Thursday, March 22, 2018

Studio Sweet Potato

Studio Sweet Potato
Oil on Masonite
10 1/8 x 7 1/2 in

Hello everyone! It has been a really, really, really, really long time since I have done an alla prima painting. I used to do these on a daily basis, I decided to get back on the wagon again last night and went straight for it, 8 hours later I was done! I'm paying for it today being so tired but it was totally worth it. There is something about challenging yourself to finish a painting in one session. You have to consider the surface area you're working on, how oils react to the smooth surface and how you have to manipulate it to come out looking the way you intended it to. There are a lot of bumps along the way but in the end, there is a satisfying feeling that you reached your goal. The other reason I enjoy alla prima painting, it forces you to really pay close attention to your methods of painting. I'm constantly revising the way I paint certain sections and if it works well then I apply it to other areas, due to time constraints it's trial by error and I enjoy the errors. 

This sweet potato I intended to paint many months ago. Initially, I was attracted to it due to the curvy snake-like body, I have never seen one like it. After not painting it for quite some time, roots sprouted from the tip. I kept looking at it every day when I would go to the studio, I knew at some point I would paint it and that point was last night. Usually, after I paint a vegetable or fruit I eat it, this time I decided to bring the sweet potato back to the studio and keep it there. I enjoy having it there while I paint away, I'm intrigued to know how many roots will sprout and how long will they get.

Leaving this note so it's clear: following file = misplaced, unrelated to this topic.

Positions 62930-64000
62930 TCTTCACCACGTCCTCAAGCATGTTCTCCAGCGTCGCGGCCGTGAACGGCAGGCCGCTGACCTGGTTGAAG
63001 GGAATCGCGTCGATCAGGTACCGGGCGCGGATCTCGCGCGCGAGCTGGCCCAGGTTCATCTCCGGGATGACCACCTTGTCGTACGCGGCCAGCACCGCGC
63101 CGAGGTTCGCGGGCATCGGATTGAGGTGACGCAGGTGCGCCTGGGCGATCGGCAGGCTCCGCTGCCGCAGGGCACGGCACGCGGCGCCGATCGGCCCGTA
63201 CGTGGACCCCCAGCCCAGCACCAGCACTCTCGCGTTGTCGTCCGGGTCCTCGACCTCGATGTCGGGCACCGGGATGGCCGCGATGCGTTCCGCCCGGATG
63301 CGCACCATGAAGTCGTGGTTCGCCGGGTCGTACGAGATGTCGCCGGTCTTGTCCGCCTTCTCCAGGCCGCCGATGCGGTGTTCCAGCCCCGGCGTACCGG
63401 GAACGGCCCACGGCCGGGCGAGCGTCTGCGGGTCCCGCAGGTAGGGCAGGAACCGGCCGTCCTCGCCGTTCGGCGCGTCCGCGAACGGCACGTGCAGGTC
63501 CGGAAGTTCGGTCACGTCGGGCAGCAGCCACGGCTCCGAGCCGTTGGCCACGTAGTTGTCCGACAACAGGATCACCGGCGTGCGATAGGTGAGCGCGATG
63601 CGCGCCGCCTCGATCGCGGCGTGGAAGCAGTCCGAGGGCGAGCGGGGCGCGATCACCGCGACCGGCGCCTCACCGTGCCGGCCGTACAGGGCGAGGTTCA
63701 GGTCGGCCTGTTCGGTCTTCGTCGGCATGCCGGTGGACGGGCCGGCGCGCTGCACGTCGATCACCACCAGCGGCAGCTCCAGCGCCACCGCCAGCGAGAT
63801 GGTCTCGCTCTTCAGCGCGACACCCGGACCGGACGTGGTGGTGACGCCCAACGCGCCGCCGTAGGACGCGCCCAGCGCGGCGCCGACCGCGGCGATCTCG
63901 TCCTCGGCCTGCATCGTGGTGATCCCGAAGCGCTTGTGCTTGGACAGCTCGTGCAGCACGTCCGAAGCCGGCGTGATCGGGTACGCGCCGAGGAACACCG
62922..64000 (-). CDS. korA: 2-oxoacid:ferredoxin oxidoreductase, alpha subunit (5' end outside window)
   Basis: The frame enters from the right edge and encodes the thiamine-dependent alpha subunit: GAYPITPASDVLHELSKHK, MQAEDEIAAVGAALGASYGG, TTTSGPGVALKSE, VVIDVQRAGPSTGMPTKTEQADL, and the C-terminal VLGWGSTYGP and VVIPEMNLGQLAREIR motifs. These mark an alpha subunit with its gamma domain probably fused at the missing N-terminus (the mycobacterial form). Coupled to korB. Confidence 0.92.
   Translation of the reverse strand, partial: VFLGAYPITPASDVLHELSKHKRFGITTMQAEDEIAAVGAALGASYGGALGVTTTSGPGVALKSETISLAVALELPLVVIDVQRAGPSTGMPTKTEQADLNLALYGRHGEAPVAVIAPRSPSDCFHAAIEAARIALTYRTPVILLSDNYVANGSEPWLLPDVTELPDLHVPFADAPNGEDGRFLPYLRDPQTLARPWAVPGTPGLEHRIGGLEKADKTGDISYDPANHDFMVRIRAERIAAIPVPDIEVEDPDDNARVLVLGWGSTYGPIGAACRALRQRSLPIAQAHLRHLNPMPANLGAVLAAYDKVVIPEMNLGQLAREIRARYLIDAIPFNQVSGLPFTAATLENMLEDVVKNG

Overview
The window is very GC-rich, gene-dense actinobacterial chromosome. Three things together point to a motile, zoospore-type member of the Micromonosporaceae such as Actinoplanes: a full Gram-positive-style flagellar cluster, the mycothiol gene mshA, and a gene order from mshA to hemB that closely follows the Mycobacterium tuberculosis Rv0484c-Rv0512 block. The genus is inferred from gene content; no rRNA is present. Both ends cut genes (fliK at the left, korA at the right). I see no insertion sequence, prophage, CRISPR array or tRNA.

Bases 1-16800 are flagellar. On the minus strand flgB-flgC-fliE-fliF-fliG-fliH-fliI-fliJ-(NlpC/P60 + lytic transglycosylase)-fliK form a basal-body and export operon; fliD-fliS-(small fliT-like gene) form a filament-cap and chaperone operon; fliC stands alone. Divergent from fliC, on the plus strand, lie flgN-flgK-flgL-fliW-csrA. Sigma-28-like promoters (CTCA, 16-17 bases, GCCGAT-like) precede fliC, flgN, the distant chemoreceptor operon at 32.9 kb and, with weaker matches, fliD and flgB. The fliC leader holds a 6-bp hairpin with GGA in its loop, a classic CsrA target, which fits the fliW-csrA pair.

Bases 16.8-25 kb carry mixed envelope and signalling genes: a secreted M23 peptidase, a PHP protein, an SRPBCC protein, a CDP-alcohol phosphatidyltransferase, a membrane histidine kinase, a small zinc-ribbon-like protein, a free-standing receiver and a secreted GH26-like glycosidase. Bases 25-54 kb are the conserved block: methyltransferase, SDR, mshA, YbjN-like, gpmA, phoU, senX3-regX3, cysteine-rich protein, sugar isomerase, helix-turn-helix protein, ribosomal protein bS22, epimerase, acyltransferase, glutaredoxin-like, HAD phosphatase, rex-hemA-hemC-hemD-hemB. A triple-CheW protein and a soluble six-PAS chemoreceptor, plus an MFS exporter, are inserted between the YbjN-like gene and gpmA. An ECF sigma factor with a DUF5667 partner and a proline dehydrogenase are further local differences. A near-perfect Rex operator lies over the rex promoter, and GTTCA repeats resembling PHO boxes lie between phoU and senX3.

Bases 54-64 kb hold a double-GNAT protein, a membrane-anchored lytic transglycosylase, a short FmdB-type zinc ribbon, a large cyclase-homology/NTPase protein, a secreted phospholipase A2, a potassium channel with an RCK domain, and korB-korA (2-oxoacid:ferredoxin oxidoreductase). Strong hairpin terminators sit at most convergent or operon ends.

I went to home depot and got 56 masonite panels cut in various sizes, I felt like a kid on Christmas day, and the best part it was all under 7 dollars (Home Depot cuts wood for free). I gessoed the canvas and sanded it down to a smooth finish, I repeated this about four times until it was right. After letting it dry for a day, I tinted the gessoed masonite board with raw umber and mineral spirits. I let this dry for a day as well.

I started by drawing with raw umber and no mediums. I did not use any mediums throughout the entirety of the painting. It was a minimal amount of paint sort of like a dry brush technique. After the drawing was complete, I started lightly painting it the sprouted roots. I make sure to not put a lot of paint on the brush, the idea is to build up to your key values. Think of it as drawing with a pencil, the amount of sensitivity you have to it determines the value you'll create.

Once the sprouted roots were complete, I moved onto the body of the sweet potato. This was challenging in its own way. I started with the darks and build up to the lights. Again it is important to stress I do not start with a lot of paint on the brush, I build up to the value and texture I am going for.

After the body was completed and I stepped away from it for a bit, I thought I was actually going to bed because I was so tired and it was already 2:30 in the morning, I decided to complete the painting and start on the wooden board.  Pushing through it was great, I am very happy I was able to conjure up some energy to complete the painting.

This was a lot of fun to complete in such a short period of time. I hope you enjoyed this painting and the journey I took to complete it. Thanks for stopping by!